With every article I read about farmers’ markets, I yearn for the weekend when we finally get ours in Oak Park. Seems the company that will run the market passed the parking hurdle, having turned in the study requested by the County. (Hello, if we had buses and small neighborhoods, we wouldn’t have to worry about the cars!) Our market will be either on Saturday or Sunday, from 9 am to 1pm. Either day I’m thrilled.
Human nature being what it is, when you get a group of people together, you get arguments and grumblings and people gaming the system. The article in today’s New York Times ‘Dining In’ section talks about the difficulties of policing the producer-only rules at farmers’ markets.
According to Michael Hurwitz, director of Greenmarket, “those who are violating our rules are cheating, and it should be personal integrity that catches it, rather than an inspection. Do I wish we had 20 more inspectors? No. I wish we had no cheating in the system.”
Stacy Miller, executive secretary of the Farmers Market Coalition, a national nonprofit created in response to requests for more information, resources and representation about the industry, said there is no consensus on producer-only rules.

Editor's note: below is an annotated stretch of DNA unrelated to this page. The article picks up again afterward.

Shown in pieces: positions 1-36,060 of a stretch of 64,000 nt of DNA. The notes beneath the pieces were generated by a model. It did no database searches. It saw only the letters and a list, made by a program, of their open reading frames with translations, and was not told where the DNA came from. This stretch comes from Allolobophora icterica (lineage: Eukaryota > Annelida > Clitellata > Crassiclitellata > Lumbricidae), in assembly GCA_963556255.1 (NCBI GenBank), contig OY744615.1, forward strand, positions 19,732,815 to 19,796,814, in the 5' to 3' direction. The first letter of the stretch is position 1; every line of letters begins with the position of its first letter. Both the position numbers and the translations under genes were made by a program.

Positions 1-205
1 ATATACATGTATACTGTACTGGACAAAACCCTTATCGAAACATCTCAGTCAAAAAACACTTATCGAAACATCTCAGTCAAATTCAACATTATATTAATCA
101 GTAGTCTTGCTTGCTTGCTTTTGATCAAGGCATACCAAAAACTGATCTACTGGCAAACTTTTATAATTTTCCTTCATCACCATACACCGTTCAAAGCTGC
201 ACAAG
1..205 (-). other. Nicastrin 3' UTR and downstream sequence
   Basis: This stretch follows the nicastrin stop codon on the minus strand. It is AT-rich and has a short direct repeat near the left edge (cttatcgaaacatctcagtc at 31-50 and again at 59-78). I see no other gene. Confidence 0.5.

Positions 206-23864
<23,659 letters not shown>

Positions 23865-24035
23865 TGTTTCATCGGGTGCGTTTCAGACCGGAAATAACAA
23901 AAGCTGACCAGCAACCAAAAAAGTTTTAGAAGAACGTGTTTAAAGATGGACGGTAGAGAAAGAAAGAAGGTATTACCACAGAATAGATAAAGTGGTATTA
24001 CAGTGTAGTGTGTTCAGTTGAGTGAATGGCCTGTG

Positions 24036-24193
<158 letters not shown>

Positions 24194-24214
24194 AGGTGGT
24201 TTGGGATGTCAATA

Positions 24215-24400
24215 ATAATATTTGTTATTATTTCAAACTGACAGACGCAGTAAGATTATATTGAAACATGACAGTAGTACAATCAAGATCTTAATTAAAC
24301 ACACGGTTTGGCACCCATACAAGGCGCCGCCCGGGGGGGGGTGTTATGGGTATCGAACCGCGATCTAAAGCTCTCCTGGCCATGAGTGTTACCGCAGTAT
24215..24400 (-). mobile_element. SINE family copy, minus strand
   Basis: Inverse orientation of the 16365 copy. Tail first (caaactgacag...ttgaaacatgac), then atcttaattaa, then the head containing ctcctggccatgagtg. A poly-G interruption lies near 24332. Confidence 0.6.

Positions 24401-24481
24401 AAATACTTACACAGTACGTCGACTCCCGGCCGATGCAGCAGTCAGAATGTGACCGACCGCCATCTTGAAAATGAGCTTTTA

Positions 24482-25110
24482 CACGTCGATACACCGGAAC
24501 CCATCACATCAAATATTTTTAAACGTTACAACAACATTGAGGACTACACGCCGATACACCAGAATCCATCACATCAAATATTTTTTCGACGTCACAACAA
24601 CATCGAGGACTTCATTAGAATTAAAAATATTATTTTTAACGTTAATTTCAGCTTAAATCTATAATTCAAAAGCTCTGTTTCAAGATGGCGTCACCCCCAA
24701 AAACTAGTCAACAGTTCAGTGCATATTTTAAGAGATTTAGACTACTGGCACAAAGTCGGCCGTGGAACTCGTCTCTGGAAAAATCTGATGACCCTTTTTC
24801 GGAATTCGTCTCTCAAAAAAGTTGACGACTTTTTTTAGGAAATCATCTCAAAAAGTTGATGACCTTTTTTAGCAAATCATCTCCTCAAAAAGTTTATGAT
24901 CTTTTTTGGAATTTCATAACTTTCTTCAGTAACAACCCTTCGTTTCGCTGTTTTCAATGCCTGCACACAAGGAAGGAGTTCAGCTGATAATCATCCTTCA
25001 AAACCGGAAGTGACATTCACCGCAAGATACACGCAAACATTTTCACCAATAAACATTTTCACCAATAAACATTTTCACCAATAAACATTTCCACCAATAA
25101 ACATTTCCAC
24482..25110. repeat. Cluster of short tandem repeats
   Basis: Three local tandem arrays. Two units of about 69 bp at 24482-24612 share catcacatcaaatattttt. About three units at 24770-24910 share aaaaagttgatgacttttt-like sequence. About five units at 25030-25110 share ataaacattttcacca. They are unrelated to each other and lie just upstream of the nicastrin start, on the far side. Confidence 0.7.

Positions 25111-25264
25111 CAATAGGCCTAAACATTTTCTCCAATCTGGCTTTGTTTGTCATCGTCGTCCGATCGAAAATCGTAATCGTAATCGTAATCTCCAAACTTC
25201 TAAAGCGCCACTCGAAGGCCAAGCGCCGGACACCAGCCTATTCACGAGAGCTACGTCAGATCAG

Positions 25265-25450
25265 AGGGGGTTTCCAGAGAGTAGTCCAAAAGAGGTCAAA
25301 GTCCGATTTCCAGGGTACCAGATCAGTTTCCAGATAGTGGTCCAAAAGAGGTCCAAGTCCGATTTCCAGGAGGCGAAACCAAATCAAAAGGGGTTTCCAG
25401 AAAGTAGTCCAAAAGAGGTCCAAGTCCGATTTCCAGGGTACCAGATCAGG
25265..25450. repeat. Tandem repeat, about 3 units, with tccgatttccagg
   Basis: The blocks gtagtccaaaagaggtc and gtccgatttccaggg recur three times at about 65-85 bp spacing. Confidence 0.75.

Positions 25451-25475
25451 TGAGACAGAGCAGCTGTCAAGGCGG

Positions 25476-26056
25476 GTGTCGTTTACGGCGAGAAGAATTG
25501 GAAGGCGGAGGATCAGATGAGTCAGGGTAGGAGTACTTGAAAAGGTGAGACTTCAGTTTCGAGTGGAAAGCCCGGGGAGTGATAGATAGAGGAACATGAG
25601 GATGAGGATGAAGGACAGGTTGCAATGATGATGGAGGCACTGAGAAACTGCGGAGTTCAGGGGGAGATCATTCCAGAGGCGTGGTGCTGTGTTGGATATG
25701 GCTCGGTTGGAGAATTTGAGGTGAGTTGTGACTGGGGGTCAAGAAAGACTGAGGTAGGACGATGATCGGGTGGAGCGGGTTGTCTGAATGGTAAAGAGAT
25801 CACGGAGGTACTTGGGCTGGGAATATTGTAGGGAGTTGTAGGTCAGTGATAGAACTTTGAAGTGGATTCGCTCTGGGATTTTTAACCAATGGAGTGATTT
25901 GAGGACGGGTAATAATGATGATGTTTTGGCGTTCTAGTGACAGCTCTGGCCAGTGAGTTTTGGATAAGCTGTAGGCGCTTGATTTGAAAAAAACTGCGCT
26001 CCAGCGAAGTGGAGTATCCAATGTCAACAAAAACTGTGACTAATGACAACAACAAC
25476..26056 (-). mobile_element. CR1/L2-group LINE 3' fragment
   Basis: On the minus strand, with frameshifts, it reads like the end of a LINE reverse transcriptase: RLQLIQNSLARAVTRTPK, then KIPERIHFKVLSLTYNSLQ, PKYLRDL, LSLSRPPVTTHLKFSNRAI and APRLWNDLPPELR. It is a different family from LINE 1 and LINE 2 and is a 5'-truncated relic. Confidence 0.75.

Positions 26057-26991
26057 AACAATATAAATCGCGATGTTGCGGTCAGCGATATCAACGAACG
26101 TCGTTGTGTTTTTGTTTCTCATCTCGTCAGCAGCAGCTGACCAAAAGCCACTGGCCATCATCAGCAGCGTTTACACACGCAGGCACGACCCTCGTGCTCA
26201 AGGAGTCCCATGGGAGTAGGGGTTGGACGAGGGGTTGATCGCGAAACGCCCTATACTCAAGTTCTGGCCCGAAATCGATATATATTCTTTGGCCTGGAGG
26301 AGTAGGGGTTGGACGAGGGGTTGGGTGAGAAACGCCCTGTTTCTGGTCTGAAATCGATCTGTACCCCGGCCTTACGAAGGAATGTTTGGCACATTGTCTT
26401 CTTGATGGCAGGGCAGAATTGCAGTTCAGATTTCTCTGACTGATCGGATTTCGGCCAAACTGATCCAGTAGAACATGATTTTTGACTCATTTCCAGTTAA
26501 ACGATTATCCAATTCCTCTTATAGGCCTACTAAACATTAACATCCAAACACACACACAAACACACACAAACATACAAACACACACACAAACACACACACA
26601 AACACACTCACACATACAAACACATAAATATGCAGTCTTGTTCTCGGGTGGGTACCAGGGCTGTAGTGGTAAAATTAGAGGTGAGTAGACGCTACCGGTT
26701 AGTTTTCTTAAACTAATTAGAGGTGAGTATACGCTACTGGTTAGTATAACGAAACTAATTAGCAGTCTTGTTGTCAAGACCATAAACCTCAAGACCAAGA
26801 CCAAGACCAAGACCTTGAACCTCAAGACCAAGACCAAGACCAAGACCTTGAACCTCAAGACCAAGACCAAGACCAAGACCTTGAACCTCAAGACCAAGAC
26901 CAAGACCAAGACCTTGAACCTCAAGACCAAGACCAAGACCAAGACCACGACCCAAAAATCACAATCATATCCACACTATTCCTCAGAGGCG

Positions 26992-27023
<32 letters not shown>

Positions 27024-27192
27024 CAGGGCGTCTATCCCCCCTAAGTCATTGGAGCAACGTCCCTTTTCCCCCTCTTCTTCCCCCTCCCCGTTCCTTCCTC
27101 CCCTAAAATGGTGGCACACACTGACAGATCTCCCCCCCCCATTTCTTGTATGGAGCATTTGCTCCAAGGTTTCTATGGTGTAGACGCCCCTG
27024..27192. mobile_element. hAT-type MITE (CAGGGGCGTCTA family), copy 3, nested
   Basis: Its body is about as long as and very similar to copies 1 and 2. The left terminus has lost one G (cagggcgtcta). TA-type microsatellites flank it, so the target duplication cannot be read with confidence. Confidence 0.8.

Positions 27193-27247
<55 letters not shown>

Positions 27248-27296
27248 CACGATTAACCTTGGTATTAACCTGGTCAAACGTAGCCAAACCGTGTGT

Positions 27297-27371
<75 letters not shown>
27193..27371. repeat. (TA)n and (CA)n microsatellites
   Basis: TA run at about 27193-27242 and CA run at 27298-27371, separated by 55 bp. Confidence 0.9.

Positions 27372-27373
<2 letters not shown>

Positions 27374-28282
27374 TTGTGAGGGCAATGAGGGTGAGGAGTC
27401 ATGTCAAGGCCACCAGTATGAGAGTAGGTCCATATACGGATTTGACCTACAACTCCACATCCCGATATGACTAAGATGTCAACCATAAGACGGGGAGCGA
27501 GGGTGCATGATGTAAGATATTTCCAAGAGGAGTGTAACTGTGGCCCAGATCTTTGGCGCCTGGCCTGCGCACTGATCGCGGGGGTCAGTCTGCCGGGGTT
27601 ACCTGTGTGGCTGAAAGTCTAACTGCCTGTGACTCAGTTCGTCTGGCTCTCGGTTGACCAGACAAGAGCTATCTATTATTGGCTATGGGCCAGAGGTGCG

So what will the Oak Park Farmers’ Market be? According to the proposal before the Municipal Advisory Council, the Community Certified Farmers’ Market will be “An open-air pedestrian based market that offers a variety of fresh and eco friendly produce, fruits, baked/specialty foods and musical entertainment for the local residents...The State of California Agricultural Commissioner will certify that the farmers will sell food produced directly by the farmers themselves. "
Whatever the rules are, what I want is the market. Not simply because I need to know the provenance of my plums or the name of the farmer’s daughter or to eat pesticide-free peaches. I want what a friend said she craves – social – an adjective-turned-noun. And not just anonymous chatting while you bag a few onions, but a deeper relationship with everything and everyone that will cut through the alienation, homogenization and sterility of what our lives have become in the guise of progress.
So Ms. Farmer, you can tell me the history of your heirloom tomatoes. I’ll listen. But I’d rather you feed me. Because I’m hungry.